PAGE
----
Harry Potter and The Lord of the Ring have both been missed off the BBC’s list of books from the Queen’s 70-year reign.
The BBC’s Big Jubilee Read has been compiled following a five-month search that has involved librarians from towns and villages across the UK – along with readers in 54 countries.
It aims to offer 70 pieces of ‘brilliant, beautiful and thrilling writing’ produced by authors from all over the Commonwealth over the last 70 years, 14 of whom are from the UK.
But two of Britain’s most prestigious novelists have been omitted from the list, The Times reports.
JK Rowling’s Harry Potter, almost certainly the UK’s largest literary export over the period, has been left out alongside JRR Tolkien’s The Lord of the Rings – beloved since its publication in 1954.
Both franchises were hugely popular globally, both in terms of the original books and subsequent films.
It comes as Ms Rowling, 56, has faced continual accusations of transphobia after she mocked an online article in June 2020 which used the words ‘people who menstruate’ instead of ‘women’.
She later defended herself against the claims in a passionate essay, but has been criticised over her views ever since.
JK Rowling pictured at the world premiere of the movie Fantastic Beasts: The Secrets of Dumbledore at the Royal Festival Hall in London last month
JRR Tolkien pictured with a map of Middle Earth, part of The Lord of the Rings series, in 1962
The BBC’s Big Jubilee Read has been created to commemorate the Queen’s 70 years on the throne
Harry Potter and the Philosopher’s Stone was considered for the list, but did not make the cut despite its global popularity
An initial long list of 153 books had to be cut down by more than half to 70 – one for each year of the monarch’s reign.
Susheila Nasta, emeritus professor of modern literature at Queen Mary and Westfield University, said there was a ‘big discussion over about JK Rowling’ before the list was completed.
She added: ‘She was on the long-list with Harry Potter and the Philosopher’s Stone.
‘A space was cleared for someone equally as good but whose work was not as well known. There were some very tricky decisions.’
But the list, to be published in full on Monday, does feature other books that have later been turned into popular television series or films.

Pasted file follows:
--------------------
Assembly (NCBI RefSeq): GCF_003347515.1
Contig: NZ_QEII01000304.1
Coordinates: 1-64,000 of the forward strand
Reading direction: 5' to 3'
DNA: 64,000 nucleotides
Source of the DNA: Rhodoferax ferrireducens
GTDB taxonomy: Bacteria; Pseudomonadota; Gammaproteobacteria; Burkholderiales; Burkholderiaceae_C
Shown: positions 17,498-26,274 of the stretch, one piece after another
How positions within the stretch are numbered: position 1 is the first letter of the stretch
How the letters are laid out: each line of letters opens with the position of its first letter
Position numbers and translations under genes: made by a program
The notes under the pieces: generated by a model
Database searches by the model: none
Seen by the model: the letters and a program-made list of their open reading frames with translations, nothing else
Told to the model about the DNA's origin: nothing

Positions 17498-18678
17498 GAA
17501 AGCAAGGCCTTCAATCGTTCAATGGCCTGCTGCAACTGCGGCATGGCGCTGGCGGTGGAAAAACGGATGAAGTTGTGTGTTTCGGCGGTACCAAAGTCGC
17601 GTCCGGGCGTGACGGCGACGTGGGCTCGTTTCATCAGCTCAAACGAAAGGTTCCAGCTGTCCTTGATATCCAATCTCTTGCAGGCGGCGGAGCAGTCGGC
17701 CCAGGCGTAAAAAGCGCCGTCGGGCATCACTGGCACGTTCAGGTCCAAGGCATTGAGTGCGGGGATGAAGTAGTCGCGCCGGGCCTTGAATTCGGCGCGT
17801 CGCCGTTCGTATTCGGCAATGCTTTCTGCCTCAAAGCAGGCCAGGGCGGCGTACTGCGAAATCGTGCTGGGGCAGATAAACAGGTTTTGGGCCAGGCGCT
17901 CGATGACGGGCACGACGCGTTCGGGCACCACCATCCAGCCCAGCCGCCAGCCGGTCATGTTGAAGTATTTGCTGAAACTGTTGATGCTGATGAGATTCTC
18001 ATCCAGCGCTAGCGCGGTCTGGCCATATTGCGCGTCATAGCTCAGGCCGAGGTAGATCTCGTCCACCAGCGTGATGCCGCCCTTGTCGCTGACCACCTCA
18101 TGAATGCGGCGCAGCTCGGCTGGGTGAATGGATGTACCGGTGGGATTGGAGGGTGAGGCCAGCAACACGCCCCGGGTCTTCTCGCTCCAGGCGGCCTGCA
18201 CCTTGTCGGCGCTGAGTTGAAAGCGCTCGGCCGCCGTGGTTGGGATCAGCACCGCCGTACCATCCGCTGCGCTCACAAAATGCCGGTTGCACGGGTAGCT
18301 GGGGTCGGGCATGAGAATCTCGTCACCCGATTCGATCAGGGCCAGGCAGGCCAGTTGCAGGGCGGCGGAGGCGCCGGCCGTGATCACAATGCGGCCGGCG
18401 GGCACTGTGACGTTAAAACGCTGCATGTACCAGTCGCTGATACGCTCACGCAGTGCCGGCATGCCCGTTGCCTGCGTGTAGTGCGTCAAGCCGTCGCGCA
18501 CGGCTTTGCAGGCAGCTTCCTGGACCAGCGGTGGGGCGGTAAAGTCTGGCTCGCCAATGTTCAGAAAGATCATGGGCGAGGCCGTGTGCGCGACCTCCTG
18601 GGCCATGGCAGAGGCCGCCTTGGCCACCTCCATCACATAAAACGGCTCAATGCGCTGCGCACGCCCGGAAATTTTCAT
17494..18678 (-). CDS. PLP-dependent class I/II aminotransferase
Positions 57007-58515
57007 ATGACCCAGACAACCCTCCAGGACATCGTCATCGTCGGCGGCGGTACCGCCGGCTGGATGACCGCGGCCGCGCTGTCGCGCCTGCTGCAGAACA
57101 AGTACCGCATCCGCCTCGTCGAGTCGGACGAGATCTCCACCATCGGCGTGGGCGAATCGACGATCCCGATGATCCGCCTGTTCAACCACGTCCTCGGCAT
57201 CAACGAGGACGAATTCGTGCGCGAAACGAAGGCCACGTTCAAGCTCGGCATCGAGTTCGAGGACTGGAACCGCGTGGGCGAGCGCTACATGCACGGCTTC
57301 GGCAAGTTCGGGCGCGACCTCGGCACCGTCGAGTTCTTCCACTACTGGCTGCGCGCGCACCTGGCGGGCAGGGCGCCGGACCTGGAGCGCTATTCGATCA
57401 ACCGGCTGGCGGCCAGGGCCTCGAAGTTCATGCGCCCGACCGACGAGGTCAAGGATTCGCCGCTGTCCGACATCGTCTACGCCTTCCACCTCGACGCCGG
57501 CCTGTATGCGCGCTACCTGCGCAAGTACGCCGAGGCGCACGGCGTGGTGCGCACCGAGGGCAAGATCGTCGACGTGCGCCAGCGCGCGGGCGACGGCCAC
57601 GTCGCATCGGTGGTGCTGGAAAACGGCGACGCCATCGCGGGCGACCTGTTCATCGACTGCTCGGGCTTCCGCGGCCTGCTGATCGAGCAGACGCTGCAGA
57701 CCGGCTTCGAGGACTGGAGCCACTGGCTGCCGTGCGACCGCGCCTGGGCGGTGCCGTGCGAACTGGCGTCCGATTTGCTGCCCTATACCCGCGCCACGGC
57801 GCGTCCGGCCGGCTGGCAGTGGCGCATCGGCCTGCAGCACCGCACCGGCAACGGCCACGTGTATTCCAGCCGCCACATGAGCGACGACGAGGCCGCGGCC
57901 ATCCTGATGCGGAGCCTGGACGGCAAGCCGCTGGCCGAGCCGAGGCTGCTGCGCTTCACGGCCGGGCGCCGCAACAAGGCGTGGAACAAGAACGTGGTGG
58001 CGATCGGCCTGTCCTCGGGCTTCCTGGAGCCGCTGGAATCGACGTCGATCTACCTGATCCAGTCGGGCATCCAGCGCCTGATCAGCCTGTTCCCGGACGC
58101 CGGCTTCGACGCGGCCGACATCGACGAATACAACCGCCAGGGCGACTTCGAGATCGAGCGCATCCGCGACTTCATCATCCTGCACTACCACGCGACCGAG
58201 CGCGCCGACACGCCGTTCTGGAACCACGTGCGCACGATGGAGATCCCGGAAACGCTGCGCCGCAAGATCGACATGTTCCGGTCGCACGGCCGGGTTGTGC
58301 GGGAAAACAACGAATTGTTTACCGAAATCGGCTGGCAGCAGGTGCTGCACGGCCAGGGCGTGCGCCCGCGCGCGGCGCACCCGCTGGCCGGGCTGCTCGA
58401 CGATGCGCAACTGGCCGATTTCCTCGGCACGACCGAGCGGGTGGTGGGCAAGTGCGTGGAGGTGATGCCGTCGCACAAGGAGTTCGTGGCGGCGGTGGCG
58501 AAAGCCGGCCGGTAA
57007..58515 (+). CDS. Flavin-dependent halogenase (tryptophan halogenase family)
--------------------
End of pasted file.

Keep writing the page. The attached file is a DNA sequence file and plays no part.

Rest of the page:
Included are Margaret Atwood’s The Handmaid’s Tale, John Le Carré’s Tinker Tailor Soldier Spy and Yann Martel’s Life of Pi.
Debbie Hicks, creative director of The Reading Agency charity that joined with the BBC to create the list, said: ‘We want this list to be the start of a national conversation about great reads.
‘We were determined that this would be a reader-driven list.’
She added that several books featured on the list due to their ‘cultural and historical significance in the decade they were published’, including lesser known titles such as The Lonely Londoners Trinidad and Tobago author Sam Selvon’s – a story on the Windrush generation arriving in the UK and trying to fit in.
But despite the list having been made to mark the Queen’s Jubilee, some of her favourite reads have also not made the cut.
She is understood to have inherited a love for horse racing novels from her mother, particularly those of former jockey Dick Francis.
And while there are books based around birds, whales and tigers, there was no place for horse racing hits such as Black Beauty and National Velvet.
Suzy Klein, Head of Arts and Classical Music TV at the BBC said: ‘Nineteen years on from the Big Read, the Queen’s Platinum Jubilee feels like the perfect opportunity to foreground some of the greatest writing from across the Commonwealth in our Big Jubilee Read.
The list of 70 books – one for each year of Elizabeth II’s reign – is a real opportunity to discover stories from across continents and taking us through the decades, books that we might never have otherwise read, and reading authors whose work deserves a spotlight to be shone on it.
‘It’s a really exciting way to share the love of books with readers of all ages, and to give book groups and book borrowers a plethora of great titles to try, borrow, share and discuss.’